Giving a branch of the Imperial family full autonomy over such rich lands still seems like a recipe for Civil War. But then again, they're right in the path of a Turkish invasion, very small window for any shenanigans.Basil III was proclaimed as junior Emperor on the same standing with Basil II and Constantine VIII on April 24th of 1023 in the Hippodrome of Constantinople, with all the dignitaries of the Empire (and some from abroad) in attendance, including his uncle the Kaisar Michael. The Kaisar was compensated with virtually unchecked freedom in Mesopotamia (in the form of a hereditary Duchy) and a large annual cash subsidy to protect the eastern borders of the Empire. The writ of the younger Emperor however ran de-facto absolute in all other lands, and Basil II finally felt confident to formally retire in 1024-only the second Emperor to have done so willingly and the first since Diocletian.
Could go both ways.A hereditary Macedonian duchy would mean that any potential non-Macedonian pretender would have to think twice before they try to usurp the throne.In my opinion,one of the major reasons why none of the other Roman Dynasties lasted as long as the Palaiologian Dynasty was that the Palaiologians were quite into giving out fiefs to family members.Giving a branch of the Imperial family full autonomy over such rich lands still seems like a recipe for Civil War. But then again, they're right in the path of a Turkish invasion, very small window for any shenanigans.
Unless the regime's a barbarian regime turned Constitutional monarchy--there are a number of ideal locations for a capital.
If it's a maritime regime,the capital will most likely be in Nanjing,but Nanjing suffers from the fact that it has poor communication with North-West China since it's so much farther to the South-East.The other good locations for a capital would be Wuhan,Xiangyang,Luoyang or Kaifeng.Kaifeng was a major trade node since it's just next to the grand canal and it's the capital of the Song Dynasty--the problem with Kaifeng was that it's rather indefensible in a war since the whole city's just situated on a massive plain.Luoyang's a good capital in the sense that it's the capital of numerous dynasties(or at least served as a secondary capital),situated in the center of China and has eight passes that could defend the enemies against.Wuhan,like Nanjing's also situated along the Yangtze which made it relatively easily to supply and is in a far more center position than Nanjing.Xiangyang was proposed thrice as a capital in the history of China because it's highly defensible(given it's surrounded by a number of mountains and that it actually resisted the Mongols IOTL for a total of six years and only surrendered due to lack of starvation),it's at the crossroads between a number of important places like Sichuan,Luoyang and Southern China as well as being connected to the Yangtze River through the Han River,which made it easy to supply.The fact that Beijing became capital was due to a myriad of factors rather than it being a good capital.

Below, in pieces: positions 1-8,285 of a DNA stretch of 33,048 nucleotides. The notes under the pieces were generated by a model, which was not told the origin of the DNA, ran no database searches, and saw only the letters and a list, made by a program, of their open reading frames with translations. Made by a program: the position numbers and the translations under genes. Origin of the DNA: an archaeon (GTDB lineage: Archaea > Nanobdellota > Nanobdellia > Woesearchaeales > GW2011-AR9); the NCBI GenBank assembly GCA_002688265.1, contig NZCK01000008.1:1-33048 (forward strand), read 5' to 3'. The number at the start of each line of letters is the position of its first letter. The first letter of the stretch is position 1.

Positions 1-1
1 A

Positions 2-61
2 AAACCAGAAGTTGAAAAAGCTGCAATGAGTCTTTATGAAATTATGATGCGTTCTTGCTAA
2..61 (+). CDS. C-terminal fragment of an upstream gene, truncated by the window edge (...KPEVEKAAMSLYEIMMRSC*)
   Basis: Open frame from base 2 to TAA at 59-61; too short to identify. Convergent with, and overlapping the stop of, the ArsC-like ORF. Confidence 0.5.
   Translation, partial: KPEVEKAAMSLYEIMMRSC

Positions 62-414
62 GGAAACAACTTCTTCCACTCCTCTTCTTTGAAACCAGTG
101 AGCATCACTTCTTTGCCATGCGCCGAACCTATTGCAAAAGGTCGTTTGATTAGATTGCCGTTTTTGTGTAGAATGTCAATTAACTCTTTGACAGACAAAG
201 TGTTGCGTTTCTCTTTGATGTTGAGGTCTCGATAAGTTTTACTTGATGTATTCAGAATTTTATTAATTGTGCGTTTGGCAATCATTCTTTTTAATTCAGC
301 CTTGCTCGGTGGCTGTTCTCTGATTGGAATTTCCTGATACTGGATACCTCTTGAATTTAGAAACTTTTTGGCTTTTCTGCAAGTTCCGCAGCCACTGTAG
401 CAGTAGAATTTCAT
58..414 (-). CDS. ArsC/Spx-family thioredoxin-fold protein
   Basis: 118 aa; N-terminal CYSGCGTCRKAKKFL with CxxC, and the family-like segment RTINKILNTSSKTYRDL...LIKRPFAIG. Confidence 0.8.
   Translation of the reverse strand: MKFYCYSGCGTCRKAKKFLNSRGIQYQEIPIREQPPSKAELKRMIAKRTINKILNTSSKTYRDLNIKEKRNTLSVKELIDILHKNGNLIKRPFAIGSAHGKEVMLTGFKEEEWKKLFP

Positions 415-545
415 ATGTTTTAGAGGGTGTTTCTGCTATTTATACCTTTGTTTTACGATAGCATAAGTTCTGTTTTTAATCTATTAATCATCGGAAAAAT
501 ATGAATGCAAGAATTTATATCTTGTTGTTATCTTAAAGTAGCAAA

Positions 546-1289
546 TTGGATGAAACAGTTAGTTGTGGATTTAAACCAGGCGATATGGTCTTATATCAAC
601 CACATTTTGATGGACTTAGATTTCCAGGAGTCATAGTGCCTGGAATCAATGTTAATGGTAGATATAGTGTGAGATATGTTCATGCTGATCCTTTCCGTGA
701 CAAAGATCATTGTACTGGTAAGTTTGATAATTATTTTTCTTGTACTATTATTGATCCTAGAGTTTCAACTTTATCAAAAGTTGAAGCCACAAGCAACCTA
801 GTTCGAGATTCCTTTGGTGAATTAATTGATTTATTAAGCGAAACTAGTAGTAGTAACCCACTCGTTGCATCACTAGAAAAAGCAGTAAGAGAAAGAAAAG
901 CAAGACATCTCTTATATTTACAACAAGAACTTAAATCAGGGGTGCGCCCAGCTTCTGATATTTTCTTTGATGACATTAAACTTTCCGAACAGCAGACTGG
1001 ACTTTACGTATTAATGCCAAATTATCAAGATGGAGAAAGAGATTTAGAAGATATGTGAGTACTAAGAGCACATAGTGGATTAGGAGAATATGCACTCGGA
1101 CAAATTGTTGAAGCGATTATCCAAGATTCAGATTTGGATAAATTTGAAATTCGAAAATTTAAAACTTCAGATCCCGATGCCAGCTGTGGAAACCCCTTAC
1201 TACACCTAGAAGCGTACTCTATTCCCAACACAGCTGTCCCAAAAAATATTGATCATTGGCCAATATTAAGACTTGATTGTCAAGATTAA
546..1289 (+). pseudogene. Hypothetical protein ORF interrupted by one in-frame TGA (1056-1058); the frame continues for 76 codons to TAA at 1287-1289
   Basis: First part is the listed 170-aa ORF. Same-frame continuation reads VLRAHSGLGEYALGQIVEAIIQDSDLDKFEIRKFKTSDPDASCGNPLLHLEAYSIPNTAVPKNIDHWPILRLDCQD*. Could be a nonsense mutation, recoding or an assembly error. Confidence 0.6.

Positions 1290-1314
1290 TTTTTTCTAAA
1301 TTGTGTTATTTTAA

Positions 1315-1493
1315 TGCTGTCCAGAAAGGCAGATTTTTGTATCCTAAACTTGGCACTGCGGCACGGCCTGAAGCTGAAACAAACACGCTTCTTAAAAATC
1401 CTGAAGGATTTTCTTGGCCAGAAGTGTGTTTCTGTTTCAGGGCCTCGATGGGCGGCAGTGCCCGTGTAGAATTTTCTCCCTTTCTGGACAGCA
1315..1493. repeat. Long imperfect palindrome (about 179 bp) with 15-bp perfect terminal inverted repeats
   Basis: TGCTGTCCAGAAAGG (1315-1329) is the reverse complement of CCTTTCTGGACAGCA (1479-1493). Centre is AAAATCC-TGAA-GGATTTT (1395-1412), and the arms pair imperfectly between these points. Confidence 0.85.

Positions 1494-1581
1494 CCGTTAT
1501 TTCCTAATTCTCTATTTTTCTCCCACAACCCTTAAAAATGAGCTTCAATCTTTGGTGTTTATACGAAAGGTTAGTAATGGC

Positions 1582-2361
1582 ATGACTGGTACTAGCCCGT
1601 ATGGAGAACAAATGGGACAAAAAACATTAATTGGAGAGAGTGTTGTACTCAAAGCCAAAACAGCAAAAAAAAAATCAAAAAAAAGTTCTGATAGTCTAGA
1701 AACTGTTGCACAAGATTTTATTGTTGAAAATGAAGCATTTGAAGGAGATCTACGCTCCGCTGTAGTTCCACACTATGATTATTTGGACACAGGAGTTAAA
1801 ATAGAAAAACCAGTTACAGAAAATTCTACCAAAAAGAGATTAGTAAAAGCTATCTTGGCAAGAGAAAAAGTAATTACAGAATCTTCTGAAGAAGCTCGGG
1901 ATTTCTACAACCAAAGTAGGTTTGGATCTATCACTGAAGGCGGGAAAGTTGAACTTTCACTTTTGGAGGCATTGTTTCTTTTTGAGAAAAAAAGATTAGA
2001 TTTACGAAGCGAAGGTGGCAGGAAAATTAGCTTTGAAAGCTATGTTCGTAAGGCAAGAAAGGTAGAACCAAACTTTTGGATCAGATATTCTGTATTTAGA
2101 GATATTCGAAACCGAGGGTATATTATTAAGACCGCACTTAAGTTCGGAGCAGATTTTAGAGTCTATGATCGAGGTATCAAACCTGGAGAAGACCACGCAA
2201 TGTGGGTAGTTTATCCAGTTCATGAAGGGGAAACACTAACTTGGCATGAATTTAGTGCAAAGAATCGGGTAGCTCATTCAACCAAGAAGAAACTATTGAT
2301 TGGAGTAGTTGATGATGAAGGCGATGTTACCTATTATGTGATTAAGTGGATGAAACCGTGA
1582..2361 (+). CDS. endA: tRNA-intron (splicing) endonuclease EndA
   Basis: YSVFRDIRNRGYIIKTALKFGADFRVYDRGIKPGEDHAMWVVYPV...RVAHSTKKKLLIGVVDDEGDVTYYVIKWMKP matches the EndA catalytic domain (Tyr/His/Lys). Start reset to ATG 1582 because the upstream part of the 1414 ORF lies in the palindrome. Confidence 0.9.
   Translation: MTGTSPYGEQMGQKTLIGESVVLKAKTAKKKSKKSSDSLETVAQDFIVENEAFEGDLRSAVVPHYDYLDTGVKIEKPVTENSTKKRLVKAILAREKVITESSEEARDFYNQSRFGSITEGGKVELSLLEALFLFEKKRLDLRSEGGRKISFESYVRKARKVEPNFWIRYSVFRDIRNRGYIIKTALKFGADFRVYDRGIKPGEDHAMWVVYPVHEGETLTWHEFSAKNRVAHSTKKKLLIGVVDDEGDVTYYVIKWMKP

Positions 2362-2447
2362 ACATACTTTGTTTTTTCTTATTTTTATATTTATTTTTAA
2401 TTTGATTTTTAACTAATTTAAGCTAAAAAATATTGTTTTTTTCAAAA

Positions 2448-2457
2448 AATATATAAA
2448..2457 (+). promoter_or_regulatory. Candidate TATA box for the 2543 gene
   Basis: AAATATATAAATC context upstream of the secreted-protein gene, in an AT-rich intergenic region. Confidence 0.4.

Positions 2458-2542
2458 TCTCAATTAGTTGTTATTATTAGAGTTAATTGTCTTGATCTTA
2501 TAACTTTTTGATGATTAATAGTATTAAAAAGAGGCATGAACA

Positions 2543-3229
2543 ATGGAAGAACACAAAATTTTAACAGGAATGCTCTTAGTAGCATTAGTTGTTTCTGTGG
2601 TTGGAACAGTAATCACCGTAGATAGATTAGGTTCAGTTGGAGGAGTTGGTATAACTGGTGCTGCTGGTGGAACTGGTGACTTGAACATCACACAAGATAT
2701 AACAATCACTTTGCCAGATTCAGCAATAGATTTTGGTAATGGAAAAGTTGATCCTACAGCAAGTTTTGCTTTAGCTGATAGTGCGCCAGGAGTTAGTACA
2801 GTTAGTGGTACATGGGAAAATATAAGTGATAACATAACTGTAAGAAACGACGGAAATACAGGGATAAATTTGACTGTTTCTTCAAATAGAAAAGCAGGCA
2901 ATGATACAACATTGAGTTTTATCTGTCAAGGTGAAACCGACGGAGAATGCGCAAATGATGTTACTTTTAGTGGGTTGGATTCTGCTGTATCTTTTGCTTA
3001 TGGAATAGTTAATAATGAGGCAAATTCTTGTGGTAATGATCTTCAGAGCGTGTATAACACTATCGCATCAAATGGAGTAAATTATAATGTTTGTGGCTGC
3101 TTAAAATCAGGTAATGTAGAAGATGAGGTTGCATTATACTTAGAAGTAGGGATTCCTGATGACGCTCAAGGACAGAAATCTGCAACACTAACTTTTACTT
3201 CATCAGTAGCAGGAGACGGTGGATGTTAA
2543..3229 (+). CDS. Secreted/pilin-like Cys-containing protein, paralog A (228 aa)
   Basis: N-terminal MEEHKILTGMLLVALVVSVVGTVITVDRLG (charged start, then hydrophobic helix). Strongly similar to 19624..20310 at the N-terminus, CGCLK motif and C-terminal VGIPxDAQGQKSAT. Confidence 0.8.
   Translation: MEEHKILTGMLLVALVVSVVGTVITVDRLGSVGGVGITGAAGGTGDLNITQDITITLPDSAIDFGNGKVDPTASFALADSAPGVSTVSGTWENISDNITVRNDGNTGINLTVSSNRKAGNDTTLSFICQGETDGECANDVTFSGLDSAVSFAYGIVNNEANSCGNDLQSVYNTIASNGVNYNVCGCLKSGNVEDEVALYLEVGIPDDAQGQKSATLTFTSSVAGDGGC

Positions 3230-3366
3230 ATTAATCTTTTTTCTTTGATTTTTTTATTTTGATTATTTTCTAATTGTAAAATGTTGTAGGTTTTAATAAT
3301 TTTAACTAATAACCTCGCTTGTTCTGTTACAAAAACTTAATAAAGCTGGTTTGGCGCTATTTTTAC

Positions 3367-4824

Beijing was a 'good' capital in the sense that for the CCP,the receive legitimacy by using the capital of China for the past six hundred years as capital--not to mention Beijing being close to the USSR which was a major ally at the time of the PRC's formation.For the Ming Dynasty,it was a 'good' capital in the sense that the man who usurped the throne(Yongle) needed to be in a place where he is most secure not to mention where he has direct control over most over his armies--Beijing served this for Yongle as it was his fief before he usurped the throne and that from Beijing he could direct and control most of his armies more securely as the city's basically just at the frontier.Meanwhile,Beijing's a 'good' capital for barbarian regimes like the (Jin,Yuan and Qing Dynasties) because it's close to the steppe where they can get the fuck out easily if Chinese rebelled.
Otherwise,Beijing's not a good capital in the sense that it's ridiculously close to the enemy(a good number of barbarians were able to gain an upper hand in negotiations simply because they could easily threaten Beijing as opposed to a more southern capital like Nanjing),it's also quite hard to supply Beijing as it's so far up the north where agricultural produce are not optimum and that grain has to be imported from the south from shipments(which was an enormous burden upon the finances of the Ming Dynasty).Despite being situated just next to a river,Beijing suffers from water supply problems.It also suffers from things like sandstorms.It's actually so bad that there's increasingly frequent talks about moving to capital to Xiangyang in modern times.